Court of Appeal

BC Court of Appeal Issues Decision Involving the Duty to Accommodate, Constructive Dismissal, and Frustration of an Employment Contract

The BC Court of Appeal has issued a decision involving issues of constructive dismissal, the duty to accommodate under the Human Rights Code, and the circumstances that will cause an employment contract to be frustrated.

The plaintiff was a long-service managerial employee who began suffering from depression. The disability prevented her from attending work, and she subsequently went onto long term disability. After two years of LTD, the employee commenced a graduated return to work. She worked from home and was given about 25% of her normal workload (involving non-managerial duties), with the goal of a full return to work in six months. However, the return to full duties did not occur. The employee continued to suffer from depression, and she remained on the partial medical leave long after the six months had passed.

Over time, the work provided by the employer steadily declined. Eventually, the employee requested an early retirement package. The employer replied with a proposal that she work as an independent consultant. Nothing came of either proposal and in the following year the plaintiff commenced an action alleging that she had been constructively dismissed. She argued that the employer had failed to provide her with a minimum of nine hours of work per week in accordance with the graduated return to work program.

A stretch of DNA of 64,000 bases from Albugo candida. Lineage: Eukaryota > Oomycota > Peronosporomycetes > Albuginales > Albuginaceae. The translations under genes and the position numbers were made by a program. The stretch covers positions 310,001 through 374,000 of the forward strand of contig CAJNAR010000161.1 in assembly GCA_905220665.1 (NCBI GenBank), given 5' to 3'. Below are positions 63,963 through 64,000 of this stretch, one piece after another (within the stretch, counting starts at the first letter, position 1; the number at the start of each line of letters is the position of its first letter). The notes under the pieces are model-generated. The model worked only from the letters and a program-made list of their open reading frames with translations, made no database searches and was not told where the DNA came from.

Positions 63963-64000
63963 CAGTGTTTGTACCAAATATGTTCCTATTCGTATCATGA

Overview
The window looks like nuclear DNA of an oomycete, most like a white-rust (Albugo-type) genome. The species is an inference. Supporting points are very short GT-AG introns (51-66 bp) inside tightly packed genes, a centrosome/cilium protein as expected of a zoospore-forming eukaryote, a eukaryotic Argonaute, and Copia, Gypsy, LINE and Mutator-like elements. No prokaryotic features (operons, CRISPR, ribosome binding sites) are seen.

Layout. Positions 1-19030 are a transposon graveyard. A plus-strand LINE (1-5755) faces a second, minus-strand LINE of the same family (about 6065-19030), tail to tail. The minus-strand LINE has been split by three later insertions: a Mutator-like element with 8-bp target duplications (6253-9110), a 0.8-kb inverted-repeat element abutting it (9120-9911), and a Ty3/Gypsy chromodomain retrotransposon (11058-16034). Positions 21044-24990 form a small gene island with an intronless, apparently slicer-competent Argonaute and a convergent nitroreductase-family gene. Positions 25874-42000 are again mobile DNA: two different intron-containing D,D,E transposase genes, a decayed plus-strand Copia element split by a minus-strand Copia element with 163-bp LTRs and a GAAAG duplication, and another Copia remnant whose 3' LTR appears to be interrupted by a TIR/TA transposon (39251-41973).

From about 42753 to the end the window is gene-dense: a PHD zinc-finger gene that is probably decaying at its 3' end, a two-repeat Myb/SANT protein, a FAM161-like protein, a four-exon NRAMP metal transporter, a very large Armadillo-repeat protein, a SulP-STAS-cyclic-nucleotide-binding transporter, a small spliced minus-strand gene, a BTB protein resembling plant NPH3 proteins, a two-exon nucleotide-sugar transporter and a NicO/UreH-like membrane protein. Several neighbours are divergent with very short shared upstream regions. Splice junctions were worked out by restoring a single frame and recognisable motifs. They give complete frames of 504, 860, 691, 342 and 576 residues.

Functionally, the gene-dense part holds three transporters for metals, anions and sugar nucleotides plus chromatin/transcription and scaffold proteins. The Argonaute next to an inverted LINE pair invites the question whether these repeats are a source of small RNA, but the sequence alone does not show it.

The trial judge dismissed the claim for constructive dismissal. At the heart of the plaintiff’s submissions on appeal was the contention that the employer had a duty, under the Human Rights Code and/or her contract of employment, to accommodate her disability, and that its failure to do so amounted to a constructive dismissal.

Unfortunately, the Court of Appeal decision does not deal directly with the issue of whether it is an implied or fundamental term of a contract of employment to comply with the duty to accommodate. However, the Court held that whatever the extent of the duty may be, it does not extend to a contractual obligation to amend a job by deleting a component which is significant both in time and responsibility, such as the managerial duties in this case. Further, the Court upheld the lower court’s conclusion that the contract was frustrated by the employee’s lengthy medical disability.

McAlpine v. Econotech Services Ltd., 2004, BCCA, 111, March 2, 2004